Tuesday, February 12, 2013
They say nobody rings a bell at the top of the market. But sometimes... Mom calls.
My mother is the epitome of the public investor – which makes her an outstanding contrary indicator.
She doesn't pay particularly close attention to the financial markets. Sure, she listens to the news, and she can tell you if stocks in general are trending higher or lower. But she's not exactly glued to CNBC all day, focused on every blip on the financial radar screen.
So when mom decides it's time to buy or sell stocks (or gold, or oil, or cattle futures), it's because the idea has gone "mainstream." Her hairdresser is talking about it. The ladies in her bridge club are discussing it. The topic has probably come up at her church choir practice.
And whatever she wants to do is usually a bad idea.
Mom called me up yesterday, looking to buy stocks. So it's probably a good time to start selling.
I introduced the "Mother Indicator" to Growth Stock Wire readers in 2006. The last time Mom was bullish on stocks was two years ago. And market conditions were eerily similar to what we have today...
Back then, investor sentiment was off-the-charts bullish. Newsletter writers were pounding their keyboards encouraging readers to buy stocks. Bullish percent indexes were in extreme overbought territory. Summation indexes were high and were just starting to roll over. More than 90% of stocks in the S&P 500 were trading above their 50-day moving averages.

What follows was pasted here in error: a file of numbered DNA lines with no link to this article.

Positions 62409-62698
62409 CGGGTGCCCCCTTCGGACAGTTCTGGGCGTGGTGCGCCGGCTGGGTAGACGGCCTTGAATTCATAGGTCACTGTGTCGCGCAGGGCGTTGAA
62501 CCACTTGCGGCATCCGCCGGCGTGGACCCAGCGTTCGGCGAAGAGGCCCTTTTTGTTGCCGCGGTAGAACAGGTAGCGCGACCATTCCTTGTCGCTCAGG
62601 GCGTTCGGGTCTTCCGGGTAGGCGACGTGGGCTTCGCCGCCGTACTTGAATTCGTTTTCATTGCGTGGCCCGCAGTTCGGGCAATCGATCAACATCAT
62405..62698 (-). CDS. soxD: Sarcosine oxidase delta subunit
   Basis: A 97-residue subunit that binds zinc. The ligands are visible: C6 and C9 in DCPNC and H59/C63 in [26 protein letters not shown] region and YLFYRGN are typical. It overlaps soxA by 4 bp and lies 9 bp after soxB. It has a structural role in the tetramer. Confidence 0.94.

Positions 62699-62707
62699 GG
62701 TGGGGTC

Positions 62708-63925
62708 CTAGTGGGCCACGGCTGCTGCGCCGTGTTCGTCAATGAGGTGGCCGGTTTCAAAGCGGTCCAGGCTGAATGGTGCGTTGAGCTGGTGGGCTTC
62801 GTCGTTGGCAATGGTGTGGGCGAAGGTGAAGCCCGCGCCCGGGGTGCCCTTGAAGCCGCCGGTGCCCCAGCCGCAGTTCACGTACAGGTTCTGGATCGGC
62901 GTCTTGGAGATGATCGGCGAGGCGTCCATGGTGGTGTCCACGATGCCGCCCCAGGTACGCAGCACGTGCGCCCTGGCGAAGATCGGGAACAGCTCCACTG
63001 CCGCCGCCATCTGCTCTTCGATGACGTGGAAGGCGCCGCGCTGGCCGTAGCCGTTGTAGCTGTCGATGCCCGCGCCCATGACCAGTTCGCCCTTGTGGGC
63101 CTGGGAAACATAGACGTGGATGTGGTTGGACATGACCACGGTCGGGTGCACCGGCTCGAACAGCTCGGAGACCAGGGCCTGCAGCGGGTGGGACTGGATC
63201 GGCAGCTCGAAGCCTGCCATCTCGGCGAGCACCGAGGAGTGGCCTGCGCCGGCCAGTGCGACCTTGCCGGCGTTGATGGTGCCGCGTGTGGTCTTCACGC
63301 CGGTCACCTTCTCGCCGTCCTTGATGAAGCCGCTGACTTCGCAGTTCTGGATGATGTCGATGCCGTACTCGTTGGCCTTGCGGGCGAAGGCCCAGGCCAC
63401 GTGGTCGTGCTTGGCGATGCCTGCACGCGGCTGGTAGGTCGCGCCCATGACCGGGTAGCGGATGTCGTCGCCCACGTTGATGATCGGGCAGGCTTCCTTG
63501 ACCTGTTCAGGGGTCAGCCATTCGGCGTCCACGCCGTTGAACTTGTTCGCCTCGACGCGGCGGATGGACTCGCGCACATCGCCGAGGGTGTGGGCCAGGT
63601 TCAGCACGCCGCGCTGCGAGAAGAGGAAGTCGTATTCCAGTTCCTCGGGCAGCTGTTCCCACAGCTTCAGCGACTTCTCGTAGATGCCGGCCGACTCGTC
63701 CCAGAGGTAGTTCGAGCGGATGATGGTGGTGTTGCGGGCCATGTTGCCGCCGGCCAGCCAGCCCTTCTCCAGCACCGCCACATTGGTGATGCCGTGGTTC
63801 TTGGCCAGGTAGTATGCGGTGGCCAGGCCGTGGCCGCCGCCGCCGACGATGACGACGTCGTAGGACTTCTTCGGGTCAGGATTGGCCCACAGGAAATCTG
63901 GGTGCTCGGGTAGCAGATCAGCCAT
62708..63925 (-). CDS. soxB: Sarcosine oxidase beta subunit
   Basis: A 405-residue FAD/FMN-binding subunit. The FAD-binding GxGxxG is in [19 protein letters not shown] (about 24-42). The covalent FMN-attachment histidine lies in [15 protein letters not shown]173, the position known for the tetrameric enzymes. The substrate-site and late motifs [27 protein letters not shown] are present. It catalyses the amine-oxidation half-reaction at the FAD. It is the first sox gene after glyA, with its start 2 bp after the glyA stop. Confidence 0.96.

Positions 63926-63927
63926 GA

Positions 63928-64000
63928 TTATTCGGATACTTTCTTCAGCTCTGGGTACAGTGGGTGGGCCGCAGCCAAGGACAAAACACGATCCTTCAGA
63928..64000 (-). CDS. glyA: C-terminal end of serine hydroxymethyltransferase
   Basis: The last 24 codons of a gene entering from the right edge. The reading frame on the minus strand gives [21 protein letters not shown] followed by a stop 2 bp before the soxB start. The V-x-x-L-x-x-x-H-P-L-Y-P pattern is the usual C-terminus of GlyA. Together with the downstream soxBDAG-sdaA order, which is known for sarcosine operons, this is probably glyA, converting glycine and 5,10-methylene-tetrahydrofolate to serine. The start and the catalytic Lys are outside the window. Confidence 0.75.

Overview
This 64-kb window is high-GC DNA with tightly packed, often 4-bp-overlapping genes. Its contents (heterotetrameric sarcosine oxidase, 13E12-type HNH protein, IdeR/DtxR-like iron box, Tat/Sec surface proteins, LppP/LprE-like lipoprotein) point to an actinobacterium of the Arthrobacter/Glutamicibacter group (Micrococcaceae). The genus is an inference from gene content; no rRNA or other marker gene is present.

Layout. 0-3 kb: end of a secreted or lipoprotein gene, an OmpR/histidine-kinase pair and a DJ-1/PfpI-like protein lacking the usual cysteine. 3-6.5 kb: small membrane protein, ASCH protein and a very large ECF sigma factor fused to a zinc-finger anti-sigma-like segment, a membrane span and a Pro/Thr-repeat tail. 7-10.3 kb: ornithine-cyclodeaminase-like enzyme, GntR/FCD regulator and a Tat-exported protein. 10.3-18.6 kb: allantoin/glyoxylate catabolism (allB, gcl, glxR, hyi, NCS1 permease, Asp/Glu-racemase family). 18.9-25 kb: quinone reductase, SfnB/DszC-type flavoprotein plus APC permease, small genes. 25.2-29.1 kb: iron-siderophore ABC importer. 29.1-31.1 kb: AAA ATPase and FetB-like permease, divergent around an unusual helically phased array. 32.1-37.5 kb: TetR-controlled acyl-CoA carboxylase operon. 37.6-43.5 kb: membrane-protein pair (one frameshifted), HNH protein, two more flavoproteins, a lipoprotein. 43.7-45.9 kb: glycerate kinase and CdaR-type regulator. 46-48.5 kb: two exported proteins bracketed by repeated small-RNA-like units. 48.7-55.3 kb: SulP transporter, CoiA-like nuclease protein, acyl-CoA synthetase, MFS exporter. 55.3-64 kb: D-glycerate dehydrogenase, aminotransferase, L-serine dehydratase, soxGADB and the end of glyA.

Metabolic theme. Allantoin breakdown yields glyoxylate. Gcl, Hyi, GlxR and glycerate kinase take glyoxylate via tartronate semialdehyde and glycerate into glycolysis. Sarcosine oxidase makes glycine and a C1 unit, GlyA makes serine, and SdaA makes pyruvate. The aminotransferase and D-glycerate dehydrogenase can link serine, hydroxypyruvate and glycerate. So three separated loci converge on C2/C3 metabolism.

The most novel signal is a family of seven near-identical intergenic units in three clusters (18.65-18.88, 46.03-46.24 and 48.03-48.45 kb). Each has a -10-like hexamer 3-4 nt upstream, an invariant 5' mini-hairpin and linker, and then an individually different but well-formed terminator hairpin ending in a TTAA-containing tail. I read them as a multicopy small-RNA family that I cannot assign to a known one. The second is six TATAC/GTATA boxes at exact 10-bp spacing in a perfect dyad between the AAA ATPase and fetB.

Then... Mom called and wanted to buy stocks. The market fell 7% over the next five weeks.
Signals from the Mother Indicator don't occur often – once every year or two. But they're remarkably accurate. And they always seem to occur within days of important turning points.
For example, I first acted on the Mother Indicator back in February 1994. Stocks had been on a terrific run, up 20% in about eight months. The Fed was easing, so interest rates on CDs and money market funds had been falling. Mom was looking to get a bit more bang for her buck. And for the first time since August 1987, she wanted to buy stocks.
Eight weeks later, the S&P 500 was down 8.5%.
We may not have seen the high point for this rally phase of the stock market just yet... But we're close. All sorts of technical indicators are waving the caution flags. And now, Mom is looking to buy stocks.
Now is the time to be careful. If history is any guide, it's about to get rough out there.
Best regards and good trading,
Jeff uses several technical indicators to gauge where the market's headed next... including Bollinger Bands, the MACD indicator, and bullish percent indexes.
And in October, he added one more to his list: the Empty Restaurant Indicator. "If you want to get a good indication of the health of the economy," he writes, "just look at your local restaurants." Read more here.
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